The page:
A Lunchtime Talk with Greg Robinson on his new book, The Great Unknown: Japanese American Sketches

A Lunchtime Talk with Greg Robinson on his new book, The Great Unknown: Japanese American Sketches

Stanford’s American Studies Program presents a lunchtime talk by

Greg Robinson

Professor of History at Université du Québec à Montréal

 on his new book

The Great Unknown:

 Japanese American Sketches

Thursday, October  27th   The Terrace Room, Margaret Jacks Hall (Bldg 460) Noon   -   Lunch will be provided.

 Please RSVP  to  Rachel Meisels rmeisels@stanford.edu by Oct. 21st 

 

In The Great Unknown, award-winning historian and journalist Greg Robinson offers a fascinating collection of biographical portraits of extraordinary but unheralded figures in Japanese American history: men and women who made remarkable contributions in the arts, literature, law, sports, and other fields.   By focusing attention on exceptional figures who deviated from social norms, Robinson subverts stereotypes of ethnic Japanese and other Asians as conformist or colorless. The collection highlights a set of recurring themes absent from conventional histories—including the lives of Japanese Americans outside the West Coast, the role of women in shaping community life, encounters between Japanese American and African American communities during the struggle for civil rights, and the evolving status of queer community members.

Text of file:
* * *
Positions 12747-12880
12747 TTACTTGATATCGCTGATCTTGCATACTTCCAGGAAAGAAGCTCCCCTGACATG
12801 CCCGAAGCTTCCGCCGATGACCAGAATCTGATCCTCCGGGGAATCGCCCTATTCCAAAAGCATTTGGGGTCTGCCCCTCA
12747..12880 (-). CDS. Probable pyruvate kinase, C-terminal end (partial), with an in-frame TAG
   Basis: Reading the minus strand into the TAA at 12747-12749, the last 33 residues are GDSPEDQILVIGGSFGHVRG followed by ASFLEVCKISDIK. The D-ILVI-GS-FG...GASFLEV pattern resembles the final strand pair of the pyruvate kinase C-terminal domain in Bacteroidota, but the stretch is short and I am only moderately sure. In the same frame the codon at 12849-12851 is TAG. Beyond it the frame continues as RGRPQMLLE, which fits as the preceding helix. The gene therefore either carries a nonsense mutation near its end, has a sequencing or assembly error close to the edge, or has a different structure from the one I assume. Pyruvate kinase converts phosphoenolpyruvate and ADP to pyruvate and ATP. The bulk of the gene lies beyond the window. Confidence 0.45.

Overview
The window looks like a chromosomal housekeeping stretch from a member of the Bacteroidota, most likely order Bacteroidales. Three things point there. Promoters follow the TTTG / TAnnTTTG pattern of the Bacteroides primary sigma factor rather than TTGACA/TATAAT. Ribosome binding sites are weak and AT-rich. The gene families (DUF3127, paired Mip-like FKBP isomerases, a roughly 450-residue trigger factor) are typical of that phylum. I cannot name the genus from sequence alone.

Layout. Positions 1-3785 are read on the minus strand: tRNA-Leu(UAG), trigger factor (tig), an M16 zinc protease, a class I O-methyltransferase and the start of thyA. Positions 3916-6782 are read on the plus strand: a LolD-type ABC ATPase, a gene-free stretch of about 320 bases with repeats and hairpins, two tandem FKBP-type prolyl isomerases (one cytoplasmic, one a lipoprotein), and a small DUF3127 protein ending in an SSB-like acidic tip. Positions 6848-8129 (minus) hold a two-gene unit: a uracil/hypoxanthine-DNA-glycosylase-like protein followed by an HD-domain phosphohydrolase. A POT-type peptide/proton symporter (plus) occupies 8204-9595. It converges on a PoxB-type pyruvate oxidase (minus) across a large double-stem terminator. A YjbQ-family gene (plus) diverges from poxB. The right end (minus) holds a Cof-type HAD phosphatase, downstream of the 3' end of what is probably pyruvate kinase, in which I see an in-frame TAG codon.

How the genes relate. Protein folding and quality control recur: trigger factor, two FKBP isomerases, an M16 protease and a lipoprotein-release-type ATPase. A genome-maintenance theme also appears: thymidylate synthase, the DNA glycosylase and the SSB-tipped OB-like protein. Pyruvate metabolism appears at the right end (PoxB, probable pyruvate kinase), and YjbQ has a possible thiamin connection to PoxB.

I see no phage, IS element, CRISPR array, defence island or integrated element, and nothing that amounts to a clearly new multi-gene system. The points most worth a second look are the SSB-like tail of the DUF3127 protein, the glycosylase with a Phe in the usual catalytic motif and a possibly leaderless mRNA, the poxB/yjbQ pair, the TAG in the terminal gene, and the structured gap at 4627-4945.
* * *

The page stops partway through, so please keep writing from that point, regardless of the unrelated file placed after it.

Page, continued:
Greg Robinson is also the author of  A Tragedy of Democracy: Japanese Confinement in North America, After Camp: Portraits in Midcentury Japanese American Life and Politics   and By Order of the President.  

 

 Co-Sponsored by Stanford’s Department of History, Center for East Asian Studies, and Program in Asian American Studies